The University of Kentucky established a new executive director role to oversee its expanded mental health offerings on campus, which essentially replaced the existing role of counseling center director. (Mary Chandler Bolin, another AUCCCD lifetime achievement award winner, retired from that position in August; the search for the new executive director, listed on job boards such as Higher Ed Jobs, appears to be ongoing.)
Kentucky’s new mental health offerings center on a “hub” called TRACS, or Triage, Referral, Assistance and Crisis Support, which refers students to the required support services and aims to hire and retain clinicians who match the backgrounds and identities of Kentucky’s students, according to an emailed statement from Corrine Williams, Kentucky’s associate vice president for student well-being.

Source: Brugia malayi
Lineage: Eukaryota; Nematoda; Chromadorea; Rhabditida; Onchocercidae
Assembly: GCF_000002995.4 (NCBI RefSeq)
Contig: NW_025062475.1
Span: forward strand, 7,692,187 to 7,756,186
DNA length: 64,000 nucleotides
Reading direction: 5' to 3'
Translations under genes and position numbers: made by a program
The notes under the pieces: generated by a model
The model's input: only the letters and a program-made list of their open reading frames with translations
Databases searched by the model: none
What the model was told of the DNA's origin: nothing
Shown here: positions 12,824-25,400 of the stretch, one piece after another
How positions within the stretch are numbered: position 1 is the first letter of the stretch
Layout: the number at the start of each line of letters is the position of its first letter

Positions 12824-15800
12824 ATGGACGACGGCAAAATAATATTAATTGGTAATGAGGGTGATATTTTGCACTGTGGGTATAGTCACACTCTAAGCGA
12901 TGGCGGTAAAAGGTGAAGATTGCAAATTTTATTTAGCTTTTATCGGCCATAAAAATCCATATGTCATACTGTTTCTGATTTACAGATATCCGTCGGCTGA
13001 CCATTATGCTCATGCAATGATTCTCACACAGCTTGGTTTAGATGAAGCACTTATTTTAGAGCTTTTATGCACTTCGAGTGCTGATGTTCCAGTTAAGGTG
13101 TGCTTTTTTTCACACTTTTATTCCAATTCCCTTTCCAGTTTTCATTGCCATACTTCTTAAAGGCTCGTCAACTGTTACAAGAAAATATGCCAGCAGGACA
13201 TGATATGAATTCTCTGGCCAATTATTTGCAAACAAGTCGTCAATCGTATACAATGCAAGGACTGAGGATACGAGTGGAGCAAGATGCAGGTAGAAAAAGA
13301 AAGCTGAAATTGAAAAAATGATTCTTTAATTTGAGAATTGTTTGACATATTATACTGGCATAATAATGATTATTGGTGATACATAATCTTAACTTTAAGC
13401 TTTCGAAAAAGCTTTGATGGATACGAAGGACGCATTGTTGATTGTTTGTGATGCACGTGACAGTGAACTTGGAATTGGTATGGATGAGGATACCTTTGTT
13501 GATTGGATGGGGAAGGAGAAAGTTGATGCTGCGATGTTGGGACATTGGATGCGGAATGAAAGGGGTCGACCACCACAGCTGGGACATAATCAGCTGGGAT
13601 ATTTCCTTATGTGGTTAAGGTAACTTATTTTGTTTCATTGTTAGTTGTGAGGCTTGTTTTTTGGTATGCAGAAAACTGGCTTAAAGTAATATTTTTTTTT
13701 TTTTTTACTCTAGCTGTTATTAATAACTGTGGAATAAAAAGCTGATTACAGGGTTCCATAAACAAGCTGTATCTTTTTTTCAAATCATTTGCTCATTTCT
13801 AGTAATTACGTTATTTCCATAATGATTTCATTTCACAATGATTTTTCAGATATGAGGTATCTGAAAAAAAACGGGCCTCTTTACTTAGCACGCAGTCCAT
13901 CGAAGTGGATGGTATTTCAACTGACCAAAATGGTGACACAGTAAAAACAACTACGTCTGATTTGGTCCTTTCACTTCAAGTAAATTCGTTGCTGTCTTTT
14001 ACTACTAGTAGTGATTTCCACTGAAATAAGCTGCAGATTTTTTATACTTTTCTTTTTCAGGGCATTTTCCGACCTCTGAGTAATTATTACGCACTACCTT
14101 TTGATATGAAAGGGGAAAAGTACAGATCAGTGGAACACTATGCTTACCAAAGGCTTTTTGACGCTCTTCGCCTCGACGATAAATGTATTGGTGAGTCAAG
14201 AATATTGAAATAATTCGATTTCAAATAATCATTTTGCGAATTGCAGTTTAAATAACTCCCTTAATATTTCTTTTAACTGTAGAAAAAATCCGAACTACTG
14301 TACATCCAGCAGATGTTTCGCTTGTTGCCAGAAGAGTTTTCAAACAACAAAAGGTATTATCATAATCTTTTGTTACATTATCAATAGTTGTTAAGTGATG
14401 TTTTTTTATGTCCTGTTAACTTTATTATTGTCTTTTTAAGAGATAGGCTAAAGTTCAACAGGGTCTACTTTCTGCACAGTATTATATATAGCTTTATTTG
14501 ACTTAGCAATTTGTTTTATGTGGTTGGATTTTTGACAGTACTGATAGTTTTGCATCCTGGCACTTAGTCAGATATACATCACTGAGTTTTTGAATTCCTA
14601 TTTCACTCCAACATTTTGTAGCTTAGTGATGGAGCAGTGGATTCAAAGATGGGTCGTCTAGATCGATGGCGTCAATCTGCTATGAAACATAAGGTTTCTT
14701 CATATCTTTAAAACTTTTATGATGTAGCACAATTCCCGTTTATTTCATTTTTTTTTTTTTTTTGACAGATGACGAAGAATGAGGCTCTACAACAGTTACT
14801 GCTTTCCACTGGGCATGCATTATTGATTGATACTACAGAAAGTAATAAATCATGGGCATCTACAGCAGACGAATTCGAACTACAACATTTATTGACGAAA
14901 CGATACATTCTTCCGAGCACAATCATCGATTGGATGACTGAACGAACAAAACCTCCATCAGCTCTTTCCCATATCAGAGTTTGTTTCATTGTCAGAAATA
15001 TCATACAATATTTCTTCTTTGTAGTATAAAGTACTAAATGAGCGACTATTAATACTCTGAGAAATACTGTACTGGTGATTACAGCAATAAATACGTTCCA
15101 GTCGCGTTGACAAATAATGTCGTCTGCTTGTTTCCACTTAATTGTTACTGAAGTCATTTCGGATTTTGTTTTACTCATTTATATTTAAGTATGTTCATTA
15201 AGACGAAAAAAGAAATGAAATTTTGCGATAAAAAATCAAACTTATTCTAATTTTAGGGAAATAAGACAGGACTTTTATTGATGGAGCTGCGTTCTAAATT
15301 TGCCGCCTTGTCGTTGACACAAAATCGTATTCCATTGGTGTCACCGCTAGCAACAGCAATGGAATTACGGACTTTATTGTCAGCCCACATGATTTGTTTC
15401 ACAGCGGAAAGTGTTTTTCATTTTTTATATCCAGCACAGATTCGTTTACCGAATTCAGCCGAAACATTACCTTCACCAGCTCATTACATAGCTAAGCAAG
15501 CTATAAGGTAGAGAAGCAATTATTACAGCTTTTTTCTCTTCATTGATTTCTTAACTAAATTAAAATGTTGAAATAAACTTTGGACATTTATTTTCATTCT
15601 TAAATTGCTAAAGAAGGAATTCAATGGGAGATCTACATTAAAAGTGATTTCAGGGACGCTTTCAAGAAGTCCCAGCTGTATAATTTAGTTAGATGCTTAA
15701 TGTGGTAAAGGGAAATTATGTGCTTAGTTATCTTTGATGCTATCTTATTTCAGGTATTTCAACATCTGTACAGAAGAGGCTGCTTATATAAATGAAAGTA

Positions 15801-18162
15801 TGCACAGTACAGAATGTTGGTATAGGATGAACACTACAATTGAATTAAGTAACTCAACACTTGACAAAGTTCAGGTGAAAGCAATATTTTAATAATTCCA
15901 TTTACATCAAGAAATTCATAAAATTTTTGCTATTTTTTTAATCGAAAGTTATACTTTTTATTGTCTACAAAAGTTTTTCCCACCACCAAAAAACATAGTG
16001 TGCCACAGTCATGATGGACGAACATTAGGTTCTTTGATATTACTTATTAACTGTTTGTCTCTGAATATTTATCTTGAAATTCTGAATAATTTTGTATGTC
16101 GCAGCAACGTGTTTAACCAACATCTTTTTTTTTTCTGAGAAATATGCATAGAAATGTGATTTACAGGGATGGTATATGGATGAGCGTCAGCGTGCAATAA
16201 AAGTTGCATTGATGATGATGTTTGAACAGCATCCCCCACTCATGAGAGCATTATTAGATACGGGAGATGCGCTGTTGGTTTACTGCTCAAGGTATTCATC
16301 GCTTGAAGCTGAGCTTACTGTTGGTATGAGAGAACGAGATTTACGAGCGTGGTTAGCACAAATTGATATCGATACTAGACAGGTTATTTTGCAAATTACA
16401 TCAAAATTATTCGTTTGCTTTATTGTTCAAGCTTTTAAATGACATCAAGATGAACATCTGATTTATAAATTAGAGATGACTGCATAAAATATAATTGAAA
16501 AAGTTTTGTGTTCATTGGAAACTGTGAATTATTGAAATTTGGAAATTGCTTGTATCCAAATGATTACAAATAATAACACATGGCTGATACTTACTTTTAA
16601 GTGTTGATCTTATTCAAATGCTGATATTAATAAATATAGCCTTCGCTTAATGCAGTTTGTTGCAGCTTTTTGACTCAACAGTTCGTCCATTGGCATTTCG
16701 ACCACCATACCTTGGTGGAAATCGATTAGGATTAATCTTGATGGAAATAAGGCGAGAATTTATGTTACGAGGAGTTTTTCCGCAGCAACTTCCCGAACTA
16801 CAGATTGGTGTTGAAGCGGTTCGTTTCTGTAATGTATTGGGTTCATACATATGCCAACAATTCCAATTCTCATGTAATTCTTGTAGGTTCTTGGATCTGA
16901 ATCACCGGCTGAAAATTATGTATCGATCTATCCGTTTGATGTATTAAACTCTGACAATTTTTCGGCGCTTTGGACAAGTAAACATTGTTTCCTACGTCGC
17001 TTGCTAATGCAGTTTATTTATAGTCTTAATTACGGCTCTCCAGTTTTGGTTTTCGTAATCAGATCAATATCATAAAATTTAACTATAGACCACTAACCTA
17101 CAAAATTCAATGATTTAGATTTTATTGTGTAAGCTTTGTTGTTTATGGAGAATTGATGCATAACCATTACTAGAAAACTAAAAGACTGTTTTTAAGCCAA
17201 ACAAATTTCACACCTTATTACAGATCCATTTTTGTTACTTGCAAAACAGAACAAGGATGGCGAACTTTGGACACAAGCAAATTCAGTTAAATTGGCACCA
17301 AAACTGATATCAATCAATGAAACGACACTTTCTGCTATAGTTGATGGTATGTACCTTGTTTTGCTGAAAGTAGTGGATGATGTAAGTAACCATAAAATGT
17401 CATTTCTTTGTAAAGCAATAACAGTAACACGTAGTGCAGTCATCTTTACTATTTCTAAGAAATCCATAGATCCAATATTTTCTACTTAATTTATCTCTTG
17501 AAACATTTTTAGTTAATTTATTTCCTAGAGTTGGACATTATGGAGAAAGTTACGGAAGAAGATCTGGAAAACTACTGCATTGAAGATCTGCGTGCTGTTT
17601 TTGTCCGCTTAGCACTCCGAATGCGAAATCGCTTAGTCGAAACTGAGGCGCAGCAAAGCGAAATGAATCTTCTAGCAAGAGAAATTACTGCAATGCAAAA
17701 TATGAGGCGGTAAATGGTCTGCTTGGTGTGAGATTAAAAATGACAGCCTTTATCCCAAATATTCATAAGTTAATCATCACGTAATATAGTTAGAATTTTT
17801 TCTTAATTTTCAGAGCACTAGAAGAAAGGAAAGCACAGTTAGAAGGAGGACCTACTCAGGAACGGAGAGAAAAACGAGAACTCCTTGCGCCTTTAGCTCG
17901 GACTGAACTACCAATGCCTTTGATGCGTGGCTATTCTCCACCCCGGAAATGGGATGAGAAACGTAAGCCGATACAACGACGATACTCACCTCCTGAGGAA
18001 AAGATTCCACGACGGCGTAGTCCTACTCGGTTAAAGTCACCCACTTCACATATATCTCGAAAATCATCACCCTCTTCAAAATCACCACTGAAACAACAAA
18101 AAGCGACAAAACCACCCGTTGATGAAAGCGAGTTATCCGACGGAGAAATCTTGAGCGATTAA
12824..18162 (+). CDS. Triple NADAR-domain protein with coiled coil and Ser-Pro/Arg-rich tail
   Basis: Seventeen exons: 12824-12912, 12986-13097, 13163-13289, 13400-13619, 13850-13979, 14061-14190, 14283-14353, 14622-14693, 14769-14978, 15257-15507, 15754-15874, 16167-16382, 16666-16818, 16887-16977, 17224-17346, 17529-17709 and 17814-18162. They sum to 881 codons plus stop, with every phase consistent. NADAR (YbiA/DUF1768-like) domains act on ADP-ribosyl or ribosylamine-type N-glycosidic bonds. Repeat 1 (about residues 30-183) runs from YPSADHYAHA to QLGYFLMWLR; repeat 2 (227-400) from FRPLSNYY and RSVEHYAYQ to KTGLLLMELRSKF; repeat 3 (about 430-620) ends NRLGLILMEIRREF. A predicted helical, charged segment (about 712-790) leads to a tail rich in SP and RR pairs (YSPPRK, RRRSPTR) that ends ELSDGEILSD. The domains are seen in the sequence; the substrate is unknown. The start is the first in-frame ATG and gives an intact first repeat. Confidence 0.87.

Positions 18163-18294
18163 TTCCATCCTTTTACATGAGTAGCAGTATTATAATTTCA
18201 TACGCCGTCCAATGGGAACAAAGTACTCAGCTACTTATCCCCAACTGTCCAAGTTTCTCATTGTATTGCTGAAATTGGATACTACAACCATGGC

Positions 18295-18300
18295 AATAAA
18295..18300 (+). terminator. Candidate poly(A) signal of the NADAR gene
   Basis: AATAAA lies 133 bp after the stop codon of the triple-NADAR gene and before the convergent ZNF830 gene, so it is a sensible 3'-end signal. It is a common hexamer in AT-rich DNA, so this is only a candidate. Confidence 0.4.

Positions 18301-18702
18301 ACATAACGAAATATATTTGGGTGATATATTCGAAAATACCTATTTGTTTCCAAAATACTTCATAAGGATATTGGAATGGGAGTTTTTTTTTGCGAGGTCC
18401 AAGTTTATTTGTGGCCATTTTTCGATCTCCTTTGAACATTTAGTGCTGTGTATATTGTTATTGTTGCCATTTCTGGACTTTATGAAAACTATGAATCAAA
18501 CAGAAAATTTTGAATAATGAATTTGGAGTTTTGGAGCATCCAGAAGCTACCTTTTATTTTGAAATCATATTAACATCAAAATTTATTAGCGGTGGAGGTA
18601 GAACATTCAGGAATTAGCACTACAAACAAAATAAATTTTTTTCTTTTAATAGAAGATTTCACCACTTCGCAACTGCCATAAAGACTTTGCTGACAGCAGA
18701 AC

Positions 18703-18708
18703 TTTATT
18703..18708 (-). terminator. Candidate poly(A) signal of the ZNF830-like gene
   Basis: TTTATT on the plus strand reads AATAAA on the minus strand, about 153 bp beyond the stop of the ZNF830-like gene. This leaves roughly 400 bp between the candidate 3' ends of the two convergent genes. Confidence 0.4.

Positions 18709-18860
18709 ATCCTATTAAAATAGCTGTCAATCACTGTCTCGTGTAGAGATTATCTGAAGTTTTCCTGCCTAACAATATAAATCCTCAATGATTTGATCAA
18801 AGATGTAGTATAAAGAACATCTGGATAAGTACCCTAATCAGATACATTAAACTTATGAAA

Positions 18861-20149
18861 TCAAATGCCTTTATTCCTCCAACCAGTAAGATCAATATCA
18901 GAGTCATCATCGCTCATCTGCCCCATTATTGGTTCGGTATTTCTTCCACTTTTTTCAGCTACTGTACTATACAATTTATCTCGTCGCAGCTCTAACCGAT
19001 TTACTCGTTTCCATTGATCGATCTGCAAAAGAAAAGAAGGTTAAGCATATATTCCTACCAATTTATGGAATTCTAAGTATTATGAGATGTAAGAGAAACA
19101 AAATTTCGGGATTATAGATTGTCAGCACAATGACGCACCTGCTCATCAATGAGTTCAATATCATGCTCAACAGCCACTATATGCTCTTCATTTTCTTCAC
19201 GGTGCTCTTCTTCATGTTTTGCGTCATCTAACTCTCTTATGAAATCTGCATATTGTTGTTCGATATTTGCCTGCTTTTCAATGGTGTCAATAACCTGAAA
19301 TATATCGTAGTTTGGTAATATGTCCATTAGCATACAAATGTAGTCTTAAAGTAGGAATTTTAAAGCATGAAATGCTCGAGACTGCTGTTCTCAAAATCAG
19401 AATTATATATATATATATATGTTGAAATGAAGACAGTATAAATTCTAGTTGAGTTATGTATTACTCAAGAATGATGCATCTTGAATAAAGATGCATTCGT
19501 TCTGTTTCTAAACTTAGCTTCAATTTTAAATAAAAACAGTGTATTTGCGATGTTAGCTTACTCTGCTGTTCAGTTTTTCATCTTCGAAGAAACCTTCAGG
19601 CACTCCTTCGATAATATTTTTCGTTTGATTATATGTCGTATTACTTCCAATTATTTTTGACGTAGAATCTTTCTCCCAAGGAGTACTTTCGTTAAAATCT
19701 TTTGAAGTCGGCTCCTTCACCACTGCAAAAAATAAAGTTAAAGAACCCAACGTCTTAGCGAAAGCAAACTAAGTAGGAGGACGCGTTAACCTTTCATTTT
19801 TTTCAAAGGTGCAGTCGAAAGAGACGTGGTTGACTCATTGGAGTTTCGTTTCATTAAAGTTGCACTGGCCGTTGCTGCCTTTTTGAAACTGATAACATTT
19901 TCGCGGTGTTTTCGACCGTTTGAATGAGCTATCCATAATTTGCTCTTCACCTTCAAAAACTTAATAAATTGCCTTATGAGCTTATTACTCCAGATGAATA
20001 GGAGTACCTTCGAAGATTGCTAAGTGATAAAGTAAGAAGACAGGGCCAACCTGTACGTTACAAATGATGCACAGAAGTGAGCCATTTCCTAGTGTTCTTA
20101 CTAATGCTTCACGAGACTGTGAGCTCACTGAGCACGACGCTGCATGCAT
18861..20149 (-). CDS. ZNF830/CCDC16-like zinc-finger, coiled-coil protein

Meanwhile, Texas A&M combined mental health and health services under one roof. In the restructuring, the university created a new leadership role called the senior director of counseling and mental health that replaced the existing counseling center director, for which the institution is currently seeking applicants.
“In order to operate, that position was expanded and created into a senior director role. So the position as it existed was revised and requires a different level of competencies and skills, so the director role was no longer needed,” said Nancy Fahrenwald, associate vice president for University Health Services, as the combined health and mental health services are called. “That’s the insight: organizational change and not personnel, not performance, not anything like that. It was organizational change.”